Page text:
By William Hill
Last Updated: 4th February 2020
Horse race betting can seem a complex proposition, given the amount of coverage and statistical detail provided by bookmakers. However, the prospect is simpler than it seems, with even a novice being able to place a bet on a race such as the Grand National with relative ease.
We’ll now break down the simplest actions involving betting on a single race for people who are new to the sport and gambling.
The first order of business before putting your money down will be looking at the odds of the race. Take the Grand National this year, for example, which is a wide-open race after last season’s champion One For Arthur was ruled out due to injury. Total Recall is considered the favourite for the event at 11/1 – using the fractional system. Therefore, if you were to bet £1, your winnings would be £11, giving you a total of £12 with your stake returned. Not all odds have the one stake fraction. There will be times when 7/2 odds are offered, which is a cleaner way of writing 3.5/1.
Therefore at 7/2, a £2 stake would return £9, while a £1 bet at those odds would result in a figure of £4.50, including £3.50 profit. There are times when a competitor will be odds-on. This will be represented by a larger number in the second half of the fraction – 9/10 for example. On these bets, the profit will not be more or equal to the stake put forward by the punter. Odds can be expressed in the form of decimals, but in the United Kingdom, those cases are extremely rare.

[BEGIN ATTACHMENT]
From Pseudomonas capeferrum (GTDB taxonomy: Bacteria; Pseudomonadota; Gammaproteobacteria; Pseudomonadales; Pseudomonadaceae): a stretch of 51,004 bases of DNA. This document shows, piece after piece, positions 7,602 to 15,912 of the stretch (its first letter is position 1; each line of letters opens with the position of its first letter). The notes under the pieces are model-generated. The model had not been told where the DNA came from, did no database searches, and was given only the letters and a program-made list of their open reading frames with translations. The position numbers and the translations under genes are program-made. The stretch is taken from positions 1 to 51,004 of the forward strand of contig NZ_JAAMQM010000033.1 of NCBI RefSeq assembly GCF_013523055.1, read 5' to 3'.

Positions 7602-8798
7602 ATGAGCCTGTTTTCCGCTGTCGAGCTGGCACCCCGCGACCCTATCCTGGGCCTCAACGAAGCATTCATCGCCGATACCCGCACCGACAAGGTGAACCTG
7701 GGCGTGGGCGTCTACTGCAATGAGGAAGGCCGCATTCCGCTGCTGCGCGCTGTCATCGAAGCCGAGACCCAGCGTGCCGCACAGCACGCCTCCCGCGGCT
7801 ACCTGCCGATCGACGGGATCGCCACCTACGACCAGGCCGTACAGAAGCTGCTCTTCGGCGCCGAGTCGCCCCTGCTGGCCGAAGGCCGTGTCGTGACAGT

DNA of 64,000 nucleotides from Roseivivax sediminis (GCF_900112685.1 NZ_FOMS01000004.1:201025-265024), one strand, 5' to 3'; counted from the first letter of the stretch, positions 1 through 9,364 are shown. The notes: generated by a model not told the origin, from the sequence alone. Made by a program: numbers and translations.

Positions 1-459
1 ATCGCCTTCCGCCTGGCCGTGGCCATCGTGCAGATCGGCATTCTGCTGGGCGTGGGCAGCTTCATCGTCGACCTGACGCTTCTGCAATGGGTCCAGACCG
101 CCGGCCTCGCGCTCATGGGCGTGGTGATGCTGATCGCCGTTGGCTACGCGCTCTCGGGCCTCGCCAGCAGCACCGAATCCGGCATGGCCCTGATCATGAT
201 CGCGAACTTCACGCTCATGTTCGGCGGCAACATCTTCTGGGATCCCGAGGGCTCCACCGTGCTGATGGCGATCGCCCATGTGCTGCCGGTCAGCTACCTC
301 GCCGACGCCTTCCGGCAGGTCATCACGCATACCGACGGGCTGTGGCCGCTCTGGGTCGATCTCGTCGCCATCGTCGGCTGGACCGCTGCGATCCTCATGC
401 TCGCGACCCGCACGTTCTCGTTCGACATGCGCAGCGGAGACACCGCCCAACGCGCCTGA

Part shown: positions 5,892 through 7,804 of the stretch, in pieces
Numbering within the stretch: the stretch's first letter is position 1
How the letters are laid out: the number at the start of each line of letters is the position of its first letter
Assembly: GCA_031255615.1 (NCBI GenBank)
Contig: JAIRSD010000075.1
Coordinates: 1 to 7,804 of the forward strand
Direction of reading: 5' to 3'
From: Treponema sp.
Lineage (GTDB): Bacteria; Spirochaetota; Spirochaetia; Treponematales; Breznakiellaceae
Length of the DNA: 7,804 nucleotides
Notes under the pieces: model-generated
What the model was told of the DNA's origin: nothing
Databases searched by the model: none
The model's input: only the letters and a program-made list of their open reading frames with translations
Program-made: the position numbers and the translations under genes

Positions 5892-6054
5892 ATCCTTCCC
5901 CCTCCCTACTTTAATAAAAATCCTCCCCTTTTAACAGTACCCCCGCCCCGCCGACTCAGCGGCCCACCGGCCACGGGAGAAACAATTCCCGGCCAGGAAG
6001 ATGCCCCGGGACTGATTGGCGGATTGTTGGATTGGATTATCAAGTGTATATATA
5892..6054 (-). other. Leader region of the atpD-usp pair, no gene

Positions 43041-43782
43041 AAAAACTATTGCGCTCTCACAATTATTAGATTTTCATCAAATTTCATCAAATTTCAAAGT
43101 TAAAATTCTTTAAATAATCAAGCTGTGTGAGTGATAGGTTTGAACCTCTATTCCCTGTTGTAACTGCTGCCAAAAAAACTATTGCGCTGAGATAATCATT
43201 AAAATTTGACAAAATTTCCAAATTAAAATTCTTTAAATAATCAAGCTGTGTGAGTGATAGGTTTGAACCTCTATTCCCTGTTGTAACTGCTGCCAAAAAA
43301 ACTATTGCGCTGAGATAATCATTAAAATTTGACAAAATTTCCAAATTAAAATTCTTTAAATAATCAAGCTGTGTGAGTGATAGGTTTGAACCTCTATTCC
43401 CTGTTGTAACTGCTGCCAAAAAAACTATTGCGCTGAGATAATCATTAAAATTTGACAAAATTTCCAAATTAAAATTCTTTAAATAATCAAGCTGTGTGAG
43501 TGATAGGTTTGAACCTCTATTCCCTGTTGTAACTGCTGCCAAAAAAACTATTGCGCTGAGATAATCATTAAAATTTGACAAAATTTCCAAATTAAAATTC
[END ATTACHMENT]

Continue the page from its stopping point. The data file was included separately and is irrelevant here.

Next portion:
Anything other than a triumph will see you lose your stake and leave you hoping for better luck next time.
The simplest form of betting. Using the example from the Grand National. Pick your winner – in this case, Total Recall to win the race, betting £1 at 11/1. Should the horse secure the victory at Aintree you will win £11. Anything other than a triumph will see you lose your stake and leave you hoping for better luck next time.
This is where you need to pay attention. Racing betting offers a unique system of rewarding punters, who double down on their selected horse. Using the Total Recall example once again, you can bet £1 at 11/1 and receive £11 profit for a victory, but nothing if he loses. Major bookmakers will offer each way for horses finishing in the top three and in some cases as low as the top six. However, this requires you doubling your stake.
By selecting the each-way option along with a winner, you increase a £1 to £2. However, you now have the chance of earning a profit even if the horse fails to win, but places within the conditions of the each-way pay-out. Usually, bookmakers pay out ¼ of the winning odds for a finish within the places. Therefore the odds of 11/1 would be reduced to 2.75/1 for a finish within the places. You would still net more than you’re stake and it’s certainly worth the gamble on a top-quality competitor.